BANGKOK, Thailand – The third largest island of Japan – Kyushu – offers great cuisine, an abundance of nature, and unique world-class attractions. Andrew Wood, British-born veteran travel writer, author and resident of Asia for the past 25 years, shares his travel secrets.
Here is one of my favorite experiences, and it includes food!
Have you eaten yet?
Big Pot Shabu-Shabu with Kagoshima’s signature pork.
Kurobuta black pork is famous the world over. Internationally, it is highly prized; 5-star hotels and restaurants across the globe feature this revered pork. Kagoshima is the largest producer in Japan, accounting for 15% of all the pigs produced in the country.
Pork is the most popular type of meat by far in Japan. Nearly as much pork is consumed as chicken and beef combined.
Pork is a prominent part of Kagoshima cuisine. The Kagoshima Kurobuta (black pig) is the most highly-regarded variety. Described as “soft, tender and tasty,” it is the pride of Kagoshima prefecture. Ironically, modern Kagoshima Kurobuta is a hybrid of the British Berkshire and Japan’s domestic black pig. Kagoshima’s mascot is a green pig, paying homage to the famous pork and also its natural heritage.
In Japan, I was delighted to revisit the Nanshukan Restaurant which we “discovered” last year. Situated just a 10-minute taxi ride from our Kagoshima base (the luxurious 5-star Hotel Shiroyama perched high above the city, with spectacular views of the city and Sakurajima volcano across the bay).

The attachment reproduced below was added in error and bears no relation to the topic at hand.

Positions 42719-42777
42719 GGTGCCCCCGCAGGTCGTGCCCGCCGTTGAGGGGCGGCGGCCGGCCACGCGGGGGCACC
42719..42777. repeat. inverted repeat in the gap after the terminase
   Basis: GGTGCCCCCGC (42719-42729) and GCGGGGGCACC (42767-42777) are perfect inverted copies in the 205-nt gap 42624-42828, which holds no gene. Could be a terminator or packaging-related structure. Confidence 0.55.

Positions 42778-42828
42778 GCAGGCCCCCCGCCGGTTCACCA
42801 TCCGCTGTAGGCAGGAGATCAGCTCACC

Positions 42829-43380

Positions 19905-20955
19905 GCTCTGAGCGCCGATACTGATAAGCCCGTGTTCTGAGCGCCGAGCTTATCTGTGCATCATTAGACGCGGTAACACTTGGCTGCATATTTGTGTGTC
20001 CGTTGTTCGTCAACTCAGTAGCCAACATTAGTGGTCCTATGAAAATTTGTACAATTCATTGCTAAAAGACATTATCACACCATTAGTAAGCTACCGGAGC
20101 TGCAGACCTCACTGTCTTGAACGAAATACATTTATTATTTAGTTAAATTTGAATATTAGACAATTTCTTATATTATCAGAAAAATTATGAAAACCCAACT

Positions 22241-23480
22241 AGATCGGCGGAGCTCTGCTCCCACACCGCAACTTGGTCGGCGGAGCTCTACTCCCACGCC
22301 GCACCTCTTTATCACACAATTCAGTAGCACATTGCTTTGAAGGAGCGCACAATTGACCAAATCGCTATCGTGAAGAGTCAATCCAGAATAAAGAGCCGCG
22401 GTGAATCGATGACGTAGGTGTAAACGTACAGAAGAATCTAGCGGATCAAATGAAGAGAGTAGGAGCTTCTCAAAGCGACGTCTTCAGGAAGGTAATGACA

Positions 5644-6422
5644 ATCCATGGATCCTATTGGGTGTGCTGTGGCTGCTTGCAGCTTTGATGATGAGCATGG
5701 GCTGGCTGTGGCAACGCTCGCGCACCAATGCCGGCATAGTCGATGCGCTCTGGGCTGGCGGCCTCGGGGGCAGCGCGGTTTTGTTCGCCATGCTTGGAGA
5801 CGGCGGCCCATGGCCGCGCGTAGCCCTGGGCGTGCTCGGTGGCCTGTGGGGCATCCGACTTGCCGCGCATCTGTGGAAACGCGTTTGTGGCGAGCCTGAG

It was to be our farewell dinner with our organizers and principles – THAI Airways and Kagoshima Prefecture Visitors Bureau.
Dinner at the Nanshukan is a fun affair. Tables of 8-10 pax around a huge 70 cm cast-iron pot. Cold appetizers are served first then the hot pot becomes the focal point – into a delicious broth organic vegetables are added, then later, paper-thin slices of the famous Kurobuta black pork. They are gently placed over upturned iceberg lettuce leaves so as not to overcook.
It was simply wonderful, and later Kurokuma ramen noodles were added to soak in the delicious tasty broth.
The restaurant is open year round along with the hotel of the same name.
Tosenkyo Flowing Somen Noodles
Delicious fresh somen noodles in ice-cold flowing spring water. (Somen are very thin white Japanese noodles made of wheat flour, less than 1.3 mm in diameter and usually served cold).
Located in the Tosenkyo valley in Ibusuki, it is the only place to visit to experience the wonderful unique serving style of somen noodles, “Somen Nagashi.” The noodles are placed in the swirling waters of the round centerpiece to refresh and cool the noodles before you scoop them up with chopsticks and place in your somen dipping sauce with finely-chopped spring onions and wasabi.
The unique centerpiece on each table allows gravity-fed clear spring water to rotate the noodles while cooling them in a “stream” of flowing water.
Tosenkyo has the best and it is the most famous Somen Nagashi restaurant in Japan. The food was absolutely delicious. Our set menu consisted of sushi, miso soup, deep-fried sweet potato, and grilled trout, which are farmed there in the clear waters. (They are also experimenting with Russian sturgeons to produce Japanese caviar.) A great stop for lunch.
It’s really fun and the meal was delicious and healthy. The sound of running water nearby is very calming, and as you can imagine the atmosphere was wonderfully cool and clean. Surrounded by nature and greenery. A lovely place.
Close to the headwaters, 10 tons of water gush out from the valley every day at 13 degrees, and it is ranked as one of the 100 best water sources in Japan by the Ministry of Land, Infrastructure, Transport, and Tourism.
20 minutes by car from the Ibusuki city center or 10 minutes by car from Lake Ikeda.
JR Ibusuki-Makurazaki Line to Kaimon Station at Kagoshima
Kotsu bus to Ibusuki Station (about 10 mins)
Open all year round
9:30 am – 5:00 pm with extended hours during the summer
For further information, click here.